As the namesake indicates, the exhaustion gap is a sign that the trend is unwinding as fewer buyers are coming into the market than previously.
Unlike a breakaway gap, an exhaustion gap may signal that the trend is drawing to close, rather than already at an end.
The asset may therefore continue in the same direction as before for longer, though it could well be that the trend is at the beginning of an end.
An island emerges from two price gaps that occur in opposing directions and is a strong sign of trend reversal.
Firstly, there is a price gap in the direction of the current trend followed by trading within a relatively narrow range.
Another price gap subsequently occurs, but in the opposite direction to the trend.
In the case of an asset that is moving from a bullish to a bearish trend, the island pattern can be a signal for traders to adopt short positions in the asset.
Those who traded in the area of the narrow trading range that followed the initial price gap are effectively stranded on an island.
Studying chart patterns can unlock some important technical insights for traders, though by no means should they be used in isolation.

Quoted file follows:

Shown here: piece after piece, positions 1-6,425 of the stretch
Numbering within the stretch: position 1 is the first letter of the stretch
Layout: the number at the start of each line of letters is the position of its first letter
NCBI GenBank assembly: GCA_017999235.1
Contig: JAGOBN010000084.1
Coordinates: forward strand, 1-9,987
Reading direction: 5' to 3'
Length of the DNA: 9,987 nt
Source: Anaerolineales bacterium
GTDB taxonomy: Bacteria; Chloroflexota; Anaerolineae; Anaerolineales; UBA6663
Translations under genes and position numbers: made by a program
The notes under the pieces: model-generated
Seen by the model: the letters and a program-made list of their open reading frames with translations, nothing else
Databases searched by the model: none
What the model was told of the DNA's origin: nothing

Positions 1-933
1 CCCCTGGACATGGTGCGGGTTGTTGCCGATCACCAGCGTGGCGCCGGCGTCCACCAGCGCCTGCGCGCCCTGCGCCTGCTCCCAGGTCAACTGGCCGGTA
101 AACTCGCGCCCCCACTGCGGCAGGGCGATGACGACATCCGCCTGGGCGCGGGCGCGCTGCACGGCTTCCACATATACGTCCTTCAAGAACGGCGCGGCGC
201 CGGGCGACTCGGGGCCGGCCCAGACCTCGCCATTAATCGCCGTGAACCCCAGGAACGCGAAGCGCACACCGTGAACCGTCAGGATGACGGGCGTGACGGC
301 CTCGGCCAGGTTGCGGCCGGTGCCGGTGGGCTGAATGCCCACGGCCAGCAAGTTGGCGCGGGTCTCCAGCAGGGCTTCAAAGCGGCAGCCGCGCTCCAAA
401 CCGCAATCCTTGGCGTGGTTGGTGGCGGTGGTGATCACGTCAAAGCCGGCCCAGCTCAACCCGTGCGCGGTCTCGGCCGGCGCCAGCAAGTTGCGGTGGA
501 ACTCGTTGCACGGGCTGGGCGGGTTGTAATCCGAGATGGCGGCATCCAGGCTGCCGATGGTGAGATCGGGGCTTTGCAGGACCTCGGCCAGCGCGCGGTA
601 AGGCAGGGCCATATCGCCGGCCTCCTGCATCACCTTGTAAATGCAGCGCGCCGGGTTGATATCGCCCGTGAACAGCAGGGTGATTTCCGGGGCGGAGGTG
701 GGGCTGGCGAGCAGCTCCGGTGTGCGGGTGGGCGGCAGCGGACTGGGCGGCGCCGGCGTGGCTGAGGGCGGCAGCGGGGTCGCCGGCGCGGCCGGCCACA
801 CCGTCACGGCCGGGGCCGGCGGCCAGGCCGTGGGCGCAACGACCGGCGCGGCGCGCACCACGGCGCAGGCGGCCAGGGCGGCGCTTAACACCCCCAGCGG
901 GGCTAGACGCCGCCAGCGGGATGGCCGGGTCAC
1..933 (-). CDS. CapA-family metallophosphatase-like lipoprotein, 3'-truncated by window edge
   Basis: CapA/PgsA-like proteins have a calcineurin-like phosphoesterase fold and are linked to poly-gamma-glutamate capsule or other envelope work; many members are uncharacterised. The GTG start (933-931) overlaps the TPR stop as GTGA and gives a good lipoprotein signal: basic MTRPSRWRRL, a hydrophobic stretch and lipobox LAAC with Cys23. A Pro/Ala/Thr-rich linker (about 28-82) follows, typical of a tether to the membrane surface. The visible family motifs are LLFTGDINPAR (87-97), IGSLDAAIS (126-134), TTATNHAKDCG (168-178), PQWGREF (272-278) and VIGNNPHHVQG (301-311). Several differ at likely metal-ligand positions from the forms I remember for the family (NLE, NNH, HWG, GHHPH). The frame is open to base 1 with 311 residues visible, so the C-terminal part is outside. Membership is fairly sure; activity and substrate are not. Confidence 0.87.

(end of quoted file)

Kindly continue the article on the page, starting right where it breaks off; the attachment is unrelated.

As highlighted throughout this article, traders need to look at volumes to gauge the strength of such patterns to help them decide whether they should act on them.
When acting on a given formation, it´s worth setting some kind of profit target as well as initiating a stop loss should the trade not go as we would like.
Chart patterns can be used in conjunction with other technical indicators such as Bollinger bands.
Lastly, such patterns can also be analysed in combination with fundamental analysis, which may provide further rationale as to why a given formation is occurring.